After a long and productive life, David Maslanka passed away in his Missoula, Montana home on August 6, 2017. The news shocked and saddened musicians around the world. For many, Maslanka is viewed not only as a superb composer, but as an exceptional human being whose music taught us how to strengthen our own souls from within and share them freely with the world. His sudden and recent absence is a fresh wound that still hurts, but his life and music serve as great sources of comfort and healing.
Born in 1943 in New Bedford, Massachusetts, David Maslanka went on to attend the Oberlin College Conservatory, the Mozarteum in Salzburg, Austria, and Michigan State University before establishing his professional life in New York. He taught music theory and composition at the State University of New York at Geneseo, Sarah Lawrence College, New York University, and Kingsborough Community College of the City University of New York. In 1990, he moved to Missoula, Montana where he made a living as a freelance composer for the rest of his life. Right up until his death, Maslanka frequently traveled to visit conductors and ensembles that were preparing his music for performance. Countless musicians – including many here at UMass – have fond memories of interactions they had with David and the strong impact it had on their personal life and musical sensitivity. We are thankful to have been a part of his last commission: this piece.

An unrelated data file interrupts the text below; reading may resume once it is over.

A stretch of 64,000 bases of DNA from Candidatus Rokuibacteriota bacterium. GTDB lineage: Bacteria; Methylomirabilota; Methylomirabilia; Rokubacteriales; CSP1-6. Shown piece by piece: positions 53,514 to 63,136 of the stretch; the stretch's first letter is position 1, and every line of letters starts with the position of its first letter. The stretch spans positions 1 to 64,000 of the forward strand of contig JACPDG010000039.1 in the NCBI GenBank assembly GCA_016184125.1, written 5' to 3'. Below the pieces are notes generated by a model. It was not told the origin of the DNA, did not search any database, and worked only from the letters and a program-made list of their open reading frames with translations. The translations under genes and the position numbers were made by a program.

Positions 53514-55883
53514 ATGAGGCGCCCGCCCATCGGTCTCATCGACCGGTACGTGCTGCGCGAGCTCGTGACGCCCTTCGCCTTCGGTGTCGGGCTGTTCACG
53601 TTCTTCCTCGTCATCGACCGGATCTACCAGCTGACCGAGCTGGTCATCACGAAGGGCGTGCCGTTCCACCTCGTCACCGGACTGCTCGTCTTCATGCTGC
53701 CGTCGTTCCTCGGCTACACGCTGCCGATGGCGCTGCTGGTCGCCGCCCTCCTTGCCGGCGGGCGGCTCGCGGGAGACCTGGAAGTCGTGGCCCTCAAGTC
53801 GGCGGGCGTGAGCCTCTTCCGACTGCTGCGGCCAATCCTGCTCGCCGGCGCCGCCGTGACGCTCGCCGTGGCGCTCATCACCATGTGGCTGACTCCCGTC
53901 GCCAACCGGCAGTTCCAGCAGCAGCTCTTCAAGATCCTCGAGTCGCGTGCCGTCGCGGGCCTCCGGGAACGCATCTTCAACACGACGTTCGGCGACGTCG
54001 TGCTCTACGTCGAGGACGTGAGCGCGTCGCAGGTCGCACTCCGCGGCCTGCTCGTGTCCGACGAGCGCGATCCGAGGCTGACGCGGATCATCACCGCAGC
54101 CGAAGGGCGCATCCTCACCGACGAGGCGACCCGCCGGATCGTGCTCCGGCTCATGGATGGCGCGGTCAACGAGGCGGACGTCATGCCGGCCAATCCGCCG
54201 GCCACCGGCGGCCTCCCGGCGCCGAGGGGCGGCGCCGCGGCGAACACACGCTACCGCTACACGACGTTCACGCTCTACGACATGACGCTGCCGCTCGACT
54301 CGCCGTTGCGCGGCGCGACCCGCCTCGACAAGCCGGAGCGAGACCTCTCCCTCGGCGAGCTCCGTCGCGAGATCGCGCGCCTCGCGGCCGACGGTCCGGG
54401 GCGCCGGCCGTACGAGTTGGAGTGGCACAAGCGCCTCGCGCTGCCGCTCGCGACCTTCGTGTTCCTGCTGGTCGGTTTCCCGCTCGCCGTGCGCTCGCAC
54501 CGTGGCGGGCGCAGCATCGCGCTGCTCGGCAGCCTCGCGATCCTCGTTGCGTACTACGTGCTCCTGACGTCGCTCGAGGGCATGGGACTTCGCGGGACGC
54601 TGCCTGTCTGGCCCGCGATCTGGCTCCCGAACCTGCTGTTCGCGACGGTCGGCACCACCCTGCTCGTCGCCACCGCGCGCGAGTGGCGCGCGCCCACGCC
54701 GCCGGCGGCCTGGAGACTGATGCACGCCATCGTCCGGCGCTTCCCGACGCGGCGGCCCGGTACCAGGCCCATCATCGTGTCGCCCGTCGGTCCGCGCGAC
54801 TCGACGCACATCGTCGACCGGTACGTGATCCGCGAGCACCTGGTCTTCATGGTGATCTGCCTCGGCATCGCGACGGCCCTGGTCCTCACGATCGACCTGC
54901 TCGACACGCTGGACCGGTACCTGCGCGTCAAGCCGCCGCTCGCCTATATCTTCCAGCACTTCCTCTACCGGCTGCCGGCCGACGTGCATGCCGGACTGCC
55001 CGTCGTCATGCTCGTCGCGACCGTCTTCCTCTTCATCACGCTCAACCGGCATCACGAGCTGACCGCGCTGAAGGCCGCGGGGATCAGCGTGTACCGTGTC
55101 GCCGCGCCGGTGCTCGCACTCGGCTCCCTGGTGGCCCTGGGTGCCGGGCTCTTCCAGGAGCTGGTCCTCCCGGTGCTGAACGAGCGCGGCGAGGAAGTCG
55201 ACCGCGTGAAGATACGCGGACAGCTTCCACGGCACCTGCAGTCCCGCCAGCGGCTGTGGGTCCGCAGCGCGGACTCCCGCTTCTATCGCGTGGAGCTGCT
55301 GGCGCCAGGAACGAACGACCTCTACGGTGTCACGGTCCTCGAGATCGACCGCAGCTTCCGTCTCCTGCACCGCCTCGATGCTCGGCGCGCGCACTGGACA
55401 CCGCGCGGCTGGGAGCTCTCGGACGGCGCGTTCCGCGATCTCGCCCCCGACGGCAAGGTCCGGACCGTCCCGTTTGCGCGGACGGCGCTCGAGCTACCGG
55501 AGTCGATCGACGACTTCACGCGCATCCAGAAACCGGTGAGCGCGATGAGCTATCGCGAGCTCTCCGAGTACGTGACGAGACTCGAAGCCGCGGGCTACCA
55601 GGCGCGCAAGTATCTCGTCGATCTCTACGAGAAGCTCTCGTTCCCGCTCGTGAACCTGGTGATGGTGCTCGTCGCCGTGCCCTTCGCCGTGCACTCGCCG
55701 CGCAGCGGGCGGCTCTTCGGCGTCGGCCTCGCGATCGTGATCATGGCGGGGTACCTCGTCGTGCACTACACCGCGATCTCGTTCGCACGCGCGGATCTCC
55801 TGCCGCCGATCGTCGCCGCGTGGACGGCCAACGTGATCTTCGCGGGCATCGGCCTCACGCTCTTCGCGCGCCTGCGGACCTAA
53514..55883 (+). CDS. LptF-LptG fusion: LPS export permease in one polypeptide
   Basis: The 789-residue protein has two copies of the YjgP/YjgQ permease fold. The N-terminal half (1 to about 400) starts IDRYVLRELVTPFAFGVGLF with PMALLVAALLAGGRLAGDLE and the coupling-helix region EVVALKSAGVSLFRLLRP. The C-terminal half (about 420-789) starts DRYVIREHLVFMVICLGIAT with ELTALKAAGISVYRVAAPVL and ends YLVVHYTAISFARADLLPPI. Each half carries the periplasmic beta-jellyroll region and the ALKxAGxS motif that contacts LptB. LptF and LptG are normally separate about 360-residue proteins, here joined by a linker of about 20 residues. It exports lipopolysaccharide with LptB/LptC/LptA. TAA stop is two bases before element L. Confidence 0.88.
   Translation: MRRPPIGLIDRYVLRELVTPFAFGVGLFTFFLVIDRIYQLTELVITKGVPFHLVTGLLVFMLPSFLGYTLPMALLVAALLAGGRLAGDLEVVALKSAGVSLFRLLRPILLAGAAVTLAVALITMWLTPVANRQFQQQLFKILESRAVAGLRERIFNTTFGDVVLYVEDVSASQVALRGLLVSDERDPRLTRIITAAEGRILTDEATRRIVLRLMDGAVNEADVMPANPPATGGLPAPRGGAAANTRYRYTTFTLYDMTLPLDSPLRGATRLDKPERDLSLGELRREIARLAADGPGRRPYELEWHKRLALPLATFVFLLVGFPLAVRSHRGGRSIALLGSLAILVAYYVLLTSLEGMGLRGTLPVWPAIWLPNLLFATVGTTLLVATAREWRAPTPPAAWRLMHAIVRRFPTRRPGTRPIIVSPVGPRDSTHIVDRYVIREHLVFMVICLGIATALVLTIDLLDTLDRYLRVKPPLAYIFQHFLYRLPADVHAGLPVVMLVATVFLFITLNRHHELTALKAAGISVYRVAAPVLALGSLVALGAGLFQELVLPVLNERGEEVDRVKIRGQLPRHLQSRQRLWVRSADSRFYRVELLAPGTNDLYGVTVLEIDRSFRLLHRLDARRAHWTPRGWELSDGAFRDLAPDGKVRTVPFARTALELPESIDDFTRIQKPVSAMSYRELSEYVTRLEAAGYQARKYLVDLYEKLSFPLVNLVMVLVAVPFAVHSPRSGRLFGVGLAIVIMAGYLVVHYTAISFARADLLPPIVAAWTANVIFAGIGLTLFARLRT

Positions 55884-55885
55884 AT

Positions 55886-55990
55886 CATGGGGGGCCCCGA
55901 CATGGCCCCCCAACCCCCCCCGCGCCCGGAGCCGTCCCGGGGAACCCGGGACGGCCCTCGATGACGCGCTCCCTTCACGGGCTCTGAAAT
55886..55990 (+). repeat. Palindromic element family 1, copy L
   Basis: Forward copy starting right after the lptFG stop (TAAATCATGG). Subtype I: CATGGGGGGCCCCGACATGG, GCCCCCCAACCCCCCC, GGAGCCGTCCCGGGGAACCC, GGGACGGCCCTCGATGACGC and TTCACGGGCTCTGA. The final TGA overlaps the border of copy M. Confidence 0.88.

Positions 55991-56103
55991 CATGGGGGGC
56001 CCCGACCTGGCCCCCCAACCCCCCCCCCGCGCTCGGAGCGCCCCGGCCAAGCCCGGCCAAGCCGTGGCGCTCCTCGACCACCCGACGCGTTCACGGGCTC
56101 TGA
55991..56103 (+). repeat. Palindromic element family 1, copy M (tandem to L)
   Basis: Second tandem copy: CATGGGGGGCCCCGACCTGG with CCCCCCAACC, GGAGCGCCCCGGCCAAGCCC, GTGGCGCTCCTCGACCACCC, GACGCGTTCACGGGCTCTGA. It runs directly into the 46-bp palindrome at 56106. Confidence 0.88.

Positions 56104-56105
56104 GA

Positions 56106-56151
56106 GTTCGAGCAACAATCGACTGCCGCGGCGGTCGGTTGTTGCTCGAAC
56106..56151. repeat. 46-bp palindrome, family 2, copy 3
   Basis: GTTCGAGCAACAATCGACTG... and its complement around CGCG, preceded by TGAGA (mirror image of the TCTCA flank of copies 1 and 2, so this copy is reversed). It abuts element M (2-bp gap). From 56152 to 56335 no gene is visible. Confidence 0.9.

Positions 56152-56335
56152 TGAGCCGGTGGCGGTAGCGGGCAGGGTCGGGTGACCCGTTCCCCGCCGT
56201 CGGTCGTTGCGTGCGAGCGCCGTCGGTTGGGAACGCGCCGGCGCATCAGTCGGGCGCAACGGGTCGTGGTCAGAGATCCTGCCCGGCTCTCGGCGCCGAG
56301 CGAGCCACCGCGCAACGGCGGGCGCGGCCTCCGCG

About the Concerto for Piano No. 3, David provided the following note: “The opening of Concerto No. 3 is devoted to the exposition of a Bach chorale melody, “Als vierzig Tag’ nach Ostern” (“Forty Days After Easter”). Some years ago I used this melody as the basis for a movement of another piece, This is the World, for two pianos and two percussionists. The essence of the movement is solo piano with vibraphone. It is an extremely inward and beautiful movement. I gave it the title, “Do You Know My Name?,” the implication being, “do you truly know who I am; do you see my soul?” I used the end of this movement as the end of this new concerto.”
Music for Prague 1968 (1968) – Karel Husa
I. Introduction and Fanfare
IV. Toccata and Chorale